It takes a lot of work to uncover what really happened to the vast prairies of the North American Midwest. You have to dig under Frederick Jackson Turner’s famous 1890 declaration that the frontier had made America what it was and now it was gone. Pioneer famers, Turner said, had busted sod, felled forests, and turned “‘free land’ into golden grain,” furnishing “the forces dominating American character.” (173)
You have to dig beneath the Homestead Act’s grand vision. Beneath the sepia romance of Dorothy’s Kansas. Beneath Willa Cather’s Nebraska and Hamlin Garland’s Wisconsin. And beneath the reveries of the most beloved of the “troubadours of the prairie”—Laura Ingalls Wilder.
Caroline Fraser has done this excavation in her engaging and thorough historical biography, Prairie Fires: The American Dreams of Laura Ingalls Wilder. She begins, not with Wilder’s version of the Dakotas with Laura and Mary picking wildflowers where “the untouched grasslands were sweet and clean, as if the land itself, before the plow, breathed the essence of purity.” (354)
Instead she begins with death—an 1862 massacre in Minnesota shortly before Wilder’s birth in which Dakota Indians fought back against white incursion. The retaliation of the settlers was bloody and vicious, but it set the stage for the further westward expansion. The Homestead Act gave permission, Fraser notes, but
“ultimately, it was not policy or legislation that opened the far west…It was wrath and righteous retribution that did it, forever changing the contour and condition of the land, pushing settlers farther west than they had ever gone before, flooding the prairies with farms, towns, fields, grain elevators, and train stations.” (24)
The familiar characters of Wilder’s Little House books are here in the first section of Fraser’s book—Ma and Pa and Nellie and the gang. But the story is more morally ambiguous than we remember. Laura’s father seems less stable and more willing to lay claim to recognized Indian land. The poverty they face is chronic, the living conditions are brutal, and the farming fantasies are easily brought to ruin by locusts and price shocks. It’s a gripping story with far more nuance than the broad celebrations of the pioneers that would come later.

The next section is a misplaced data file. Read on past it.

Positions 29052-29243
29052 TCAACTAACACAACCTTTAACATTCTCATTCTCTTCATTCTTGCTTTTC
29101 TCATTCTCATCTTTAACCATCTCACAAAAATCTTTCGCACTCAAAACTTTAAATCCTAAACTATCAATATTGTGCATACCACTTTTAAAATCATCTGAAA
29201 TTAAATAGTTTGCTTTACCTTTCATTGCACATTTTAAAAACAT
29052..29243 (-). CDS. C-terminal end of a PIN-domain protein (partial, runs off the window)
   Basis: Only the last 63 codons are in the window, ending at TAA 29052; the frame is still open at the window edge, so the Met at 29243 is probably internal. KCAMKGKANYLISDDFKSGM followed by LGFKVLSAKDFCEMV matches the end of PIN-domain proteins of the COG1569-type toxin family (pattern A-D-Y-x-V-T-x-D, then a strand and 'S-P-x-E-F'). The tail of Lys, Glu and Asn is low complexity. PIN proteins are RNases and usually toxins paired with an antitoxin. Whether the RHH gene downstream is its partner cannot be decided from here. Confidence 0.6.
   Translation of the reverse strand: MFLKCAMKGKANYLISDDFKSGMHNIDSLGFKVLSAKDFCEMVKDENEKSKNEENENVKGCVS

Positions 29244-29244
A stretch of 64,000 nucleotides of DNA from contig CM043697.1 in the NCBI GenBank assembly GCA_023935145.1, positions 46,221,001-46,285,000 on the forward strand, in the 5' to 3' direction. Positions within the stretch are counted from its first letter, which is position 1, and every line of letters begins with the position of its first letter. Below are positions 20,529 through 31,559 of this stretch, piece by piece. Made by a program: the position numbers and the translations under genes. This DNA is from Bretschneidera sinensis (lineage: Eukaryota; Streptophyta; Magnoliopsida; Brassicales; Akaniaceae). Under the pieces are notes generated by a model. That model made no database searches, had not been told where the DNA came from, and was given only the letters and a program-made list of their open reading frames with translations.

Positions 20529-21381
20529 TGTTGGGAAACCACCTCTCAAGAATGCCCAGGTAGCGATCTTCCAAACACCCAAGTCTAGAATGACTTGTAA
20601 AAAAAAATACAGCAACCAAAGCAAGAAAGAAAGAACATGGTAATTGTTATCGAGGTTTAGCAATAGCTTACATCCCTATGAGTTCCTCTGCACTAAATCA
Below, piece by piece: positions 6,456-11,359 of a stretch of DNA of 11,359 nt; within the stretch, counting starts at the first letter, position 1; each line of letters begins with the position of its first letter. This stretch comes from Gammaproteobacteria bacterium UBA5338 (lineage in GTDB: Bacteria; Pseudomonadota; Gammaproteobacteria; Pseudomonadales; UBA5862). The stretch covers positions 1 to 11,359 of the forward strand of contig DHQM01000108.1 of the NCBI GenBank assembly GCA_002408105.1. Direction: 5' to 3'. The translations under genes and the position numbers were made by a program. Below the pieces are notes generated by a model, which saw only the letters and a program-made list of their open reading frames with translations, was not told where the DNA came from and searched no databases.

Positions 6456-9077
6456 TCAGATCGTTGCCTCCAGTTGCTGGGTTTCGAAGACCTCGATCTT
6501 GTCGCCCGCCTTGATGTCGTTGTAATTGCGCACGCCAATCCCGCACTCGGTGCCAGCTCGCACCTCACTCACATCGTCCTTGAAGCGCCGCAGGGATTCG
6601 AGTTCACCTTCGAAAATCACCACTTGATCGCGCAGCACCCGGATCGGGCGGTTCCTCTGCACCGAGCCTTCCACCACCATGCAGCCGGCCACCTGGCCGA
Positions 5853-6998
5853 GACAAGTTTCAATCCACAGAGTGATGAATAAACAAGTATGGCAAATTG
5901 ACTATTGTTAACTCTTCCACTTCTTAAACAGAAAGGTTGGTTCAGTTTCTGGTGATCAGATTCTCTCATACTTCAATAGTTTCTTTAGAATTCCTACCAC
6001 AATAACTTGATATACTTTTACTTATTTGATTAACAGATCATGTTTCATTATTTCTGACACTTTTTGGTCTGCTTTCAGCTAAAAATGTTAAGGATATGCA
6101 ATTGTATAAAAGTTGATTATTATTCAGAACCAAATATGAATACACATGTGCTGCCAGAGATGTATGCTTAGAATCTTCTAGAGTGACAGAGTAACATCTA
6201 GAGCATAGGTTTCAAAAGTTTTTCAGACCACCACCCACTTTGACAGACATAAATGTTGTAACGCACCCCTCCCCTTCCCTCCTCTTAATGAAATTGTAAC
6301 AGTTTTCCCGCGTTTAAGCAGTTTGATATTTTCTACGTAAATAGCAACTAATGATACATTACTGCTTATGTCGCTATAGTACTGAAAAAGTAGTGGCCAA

By the time the real Laura Wilder and her husband, Almanzo, arrive in Mansfield, Missouri, where they lived the rest of their lives, it’s not clear how Laura’s childhood would find its way into American lore. At their farm on Rocky Ridge, the couple continued to be enmeshed in the farming life, experiencing the Populist Party heyday of the 1890s, the New Deal reforms, and the Dust Bowl. Laura began writing occasional newspaper columns and went to work for the local branch of the National Farm Loan Association.
It was their daughter, Rose, who was the catalyst for the writing life to come. Rose comes across as a high-flying idealist shaped by the yellow journalism in the air in San Francisco where she first goes to write. Her writing has verve and energy and plays loosely with the truth. All of that comes into play as she partners with her mother to produce the wildly successful Little House series that finally lifts Wilder out of poverty.
What Rose also brought to the table was an ideological bent that was fiercely individualist and libertarian. An associate and admirer of Ayn Rand, Rose Wilder Lane published her own manifesto of unbridled capitalism, 1943’s Discovery of Freedom. Fraser lays out how Lane’s political narrative, which her mother shared to a more moderate degree, helped shape the narrative of the Little House books, embracing the image of the heroic pioneer farmers taming a vast land. Wilder provided the raw material and the familial warmth that made the series endearing.
Fraser is a little too invested in the family drama between the mother and daughter, which seems more clearly delineated for her than it does to me. Lane is continually described as being on the verge of a mental health crisis but somehow manages to go on and even succeed. Fraser notes that the two were at odds on money and writing process, but again they managed both without a complete falling out.
If you resist the temptation to get pulled into the drama, there is a more powerful picture here about the way that the Little House books and our other stories shape the way we see even the land in front of us. Is it a land, vast, open, and bountiful, that rewards hardworking risk-takers? Or does our reckless exploitation of it run inevitably into the land’s limitations? Are the native inhabitants of the land consequential actors or exotic curiosities or, as Wilder sometimes has it, tragic, failed defenders of a prairie purity? Is the heartland the source of American character or a breeding ground for grievance and a hollowed out casualty of global economic trends?
These are not easy questions but we can at least have better stories to help us see what and where we are. Wilder and Lane gave us some of those, even if their stories were limited by their times and political interests. As we have pursued it on Heartlands, there are more stories to be told and more lands to discover even when we feel we’ve already been there.
Hat tip to Deborah Lewis for getting me to this book.